Tactile Bodily Perspective
Question: What does our tactile-bodily experience tell us and how does that experience shape our concepts and language?
Our Tactile Bodily Experience
When we say “tactile perspective” most non-deafblind people think primarily of what we touch through our hands. To understand the tactile perspective of a child who is deafblind, especially one who is born deafblind, we must think further than our own finger tips.
Consider what information is gathered through the hair moving on our arms when the breeze is gently blowing on a sunny day. We feel the sun on our face even if we may not pay particular attention to it. We are aware of the breeze even though we might be more focused on something else. These sensations come to us tactually. Automatically. Much like visual and auditory information. However, if we lack the visual reference of the sun in the sky or the auditory reference of the breeze moving through the trees, how might we relate these concepts? What is the language we use to communicate this tactile-bodily feeling of the breeze in our hair or the sun on our face?
Surely the English word “sun” has a different meaning here; not one that is bright, yellow, or setting on the horizon. From a tactile-body perspective, we might use language such as warm or hot, and express that language through movement and touch sensation. What does the word breeze or wind mean in this context? It is not enough for us to speak or sign these words. We must express ourselves through the modal context of the tactile bodily experience.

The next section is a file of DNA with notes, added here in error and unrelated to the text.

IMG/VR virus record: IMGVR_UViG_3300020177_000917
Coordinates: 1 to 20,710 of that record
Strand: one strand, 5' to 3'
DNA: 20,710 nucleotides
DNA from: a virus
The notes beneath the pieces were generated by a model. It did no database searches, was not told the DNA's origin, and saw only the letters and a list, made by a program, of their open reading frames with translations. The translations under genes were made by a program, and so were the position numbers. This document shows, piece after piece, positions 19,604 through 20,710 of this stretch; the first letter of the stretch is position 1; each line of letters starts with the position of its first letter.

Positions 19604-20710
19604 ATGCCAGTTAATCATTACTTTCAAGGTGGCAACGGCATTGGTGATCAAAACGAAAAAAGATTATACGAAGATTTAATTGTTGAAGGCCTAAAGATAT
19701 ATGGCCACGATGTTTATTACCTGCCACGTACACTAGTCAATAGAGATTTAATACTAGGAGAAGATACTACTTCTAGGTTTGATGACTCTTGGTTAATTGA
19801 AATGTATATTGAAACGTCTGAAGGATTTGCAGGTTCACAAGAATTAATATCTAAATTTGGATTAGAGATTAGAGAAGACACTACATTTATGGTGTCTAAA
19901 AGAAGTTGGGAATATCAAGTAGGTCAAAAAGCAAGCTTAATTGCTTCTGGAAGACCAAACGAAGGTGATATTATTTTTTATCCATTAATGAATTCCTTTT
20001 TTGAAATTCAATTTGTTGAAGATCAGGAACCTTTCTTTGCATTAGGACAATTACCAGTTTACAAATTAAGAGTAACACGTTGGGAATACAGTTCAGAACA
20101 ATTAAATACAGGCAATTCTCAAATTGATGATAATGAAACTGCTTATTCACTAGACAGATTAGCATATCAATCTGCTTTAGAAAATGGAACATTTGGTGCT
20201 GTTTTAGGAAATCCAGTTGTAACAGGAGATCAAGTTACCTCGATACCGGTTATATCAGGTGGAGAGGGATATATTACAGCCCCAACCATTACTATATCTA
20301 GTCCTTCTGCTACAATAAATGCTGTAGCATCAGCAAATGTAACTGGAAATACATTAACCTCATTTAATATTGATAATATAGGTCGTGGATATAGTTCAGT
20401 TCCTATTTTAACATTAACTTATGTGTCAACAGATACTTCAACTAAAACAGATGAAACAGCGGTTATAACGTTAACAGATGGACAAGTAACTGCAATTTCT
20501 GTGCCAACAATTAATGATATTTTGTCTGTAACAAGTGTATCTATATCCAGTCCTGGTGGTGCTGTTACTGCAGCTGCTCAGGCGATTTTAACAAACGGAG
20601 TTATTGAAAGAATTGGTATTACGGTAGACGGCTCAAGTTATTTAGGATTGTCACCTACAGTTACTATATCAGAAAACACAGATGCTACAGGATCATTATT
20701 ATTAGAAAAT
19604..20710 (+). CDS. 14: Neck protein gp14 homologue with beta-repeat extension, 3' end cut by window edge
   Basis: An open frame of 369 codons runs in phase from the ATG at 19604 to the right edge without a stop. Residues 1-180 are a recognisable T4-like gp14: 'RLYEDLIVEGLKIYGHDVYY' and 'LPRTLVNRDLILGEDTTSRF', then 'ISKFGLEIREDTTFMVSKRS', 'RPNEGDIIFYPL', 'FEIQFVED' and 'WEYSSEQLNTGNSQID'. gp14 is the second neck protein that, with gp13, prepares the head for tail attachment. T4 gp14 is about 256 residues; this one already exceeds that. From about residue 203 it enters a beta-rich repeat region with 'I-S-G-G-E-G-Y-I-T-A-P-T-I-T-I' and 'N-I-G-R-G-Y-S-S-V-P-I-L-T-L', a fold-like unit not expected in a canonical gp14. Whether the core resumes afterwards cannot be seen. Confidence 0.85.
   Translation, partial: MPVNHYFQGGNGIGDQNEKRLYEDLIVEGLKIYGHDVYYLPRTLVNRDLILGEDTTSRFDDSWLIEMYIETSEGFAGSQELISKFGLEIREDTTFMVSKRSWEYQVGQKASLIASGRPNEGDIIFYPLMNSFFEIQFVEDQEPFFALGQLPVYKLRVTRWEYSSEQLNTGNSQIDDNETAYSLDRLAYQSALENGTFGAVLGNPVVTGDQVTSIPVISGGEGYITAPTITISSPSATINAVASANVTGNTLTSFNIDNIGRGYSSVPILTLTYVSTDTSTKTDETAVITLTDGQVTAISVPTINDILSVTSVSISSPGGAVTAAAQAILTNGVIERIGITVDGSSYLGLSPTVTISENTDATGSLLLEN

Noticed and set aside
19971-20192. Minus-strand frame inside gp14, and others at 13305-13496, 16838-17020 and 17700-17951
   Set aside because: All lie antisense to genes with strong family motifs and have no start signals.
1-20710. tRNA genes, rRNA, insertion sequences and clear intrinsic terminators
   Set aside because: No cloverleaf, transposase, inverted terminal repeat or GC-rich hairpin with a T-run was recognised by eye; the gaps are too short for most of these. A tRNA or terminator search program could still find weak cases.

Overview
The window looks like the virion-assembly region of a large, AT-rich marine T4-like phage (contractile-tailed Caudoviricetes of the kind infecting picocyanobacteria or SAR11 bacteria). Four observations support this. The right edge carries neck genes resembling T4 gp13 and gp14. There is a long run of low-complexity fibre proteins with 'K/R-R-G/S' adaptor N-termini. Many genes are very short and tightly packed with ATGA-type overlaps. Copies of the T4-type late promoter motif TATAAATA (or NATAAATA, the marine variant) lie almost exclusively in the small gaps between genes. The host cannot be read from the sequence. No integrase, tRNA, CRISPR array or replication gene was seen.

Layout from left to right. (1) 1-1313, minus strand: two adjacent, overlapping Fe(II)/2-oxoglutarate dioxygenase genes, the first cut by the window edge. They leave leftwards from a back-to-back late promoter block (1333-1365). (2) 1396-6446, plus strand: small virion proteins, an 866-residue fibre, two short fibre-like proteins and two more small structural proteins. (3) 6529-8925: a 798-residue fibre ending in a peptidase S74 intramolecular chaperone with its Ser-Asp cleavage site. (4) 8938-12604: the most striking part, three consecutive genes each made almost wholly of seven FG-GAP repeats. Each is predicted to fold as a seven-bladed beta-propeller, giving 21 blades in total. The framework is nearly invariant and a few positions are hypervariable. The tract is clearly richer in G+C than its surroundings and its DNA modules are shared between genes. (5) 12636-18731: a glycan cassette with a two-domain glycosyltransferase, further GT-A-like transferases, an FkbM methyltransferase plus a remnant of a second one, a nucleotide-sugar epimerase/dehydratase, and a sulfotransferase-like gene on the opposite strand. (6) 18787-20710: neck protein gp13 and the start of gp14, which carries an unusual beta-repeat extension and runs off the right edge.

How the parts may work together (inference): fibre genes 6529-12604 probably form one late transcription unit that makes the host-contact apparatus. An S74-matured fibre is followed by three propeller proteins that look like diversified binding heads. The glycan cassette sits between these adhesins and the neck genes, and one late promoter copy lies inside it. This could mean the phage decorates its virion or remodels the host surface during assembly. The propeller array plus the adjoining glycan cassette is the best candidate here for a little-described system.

We invite you to listen to Paul Hart, Head of Research and Practice for SENSE Scotland, as he shares his thoughts on “language from a tactile perspective”.
Deafblind Interaction Menu
A person with sight and hearing needs a radical shift in perspective in order to experience and understand the world from a tactile perspective, which is the way that people who are deafblind experience their world.
– Landscape of Touch
Paul Hart Video: Meaning Conveyed Through Touch
This video from Stereophile shows that the part of our brain that typically processes sound can, over time, start to process tactile information. Individuals who are deafblind understand the world primarily through touch. This can include auditory information as well as information about object properties.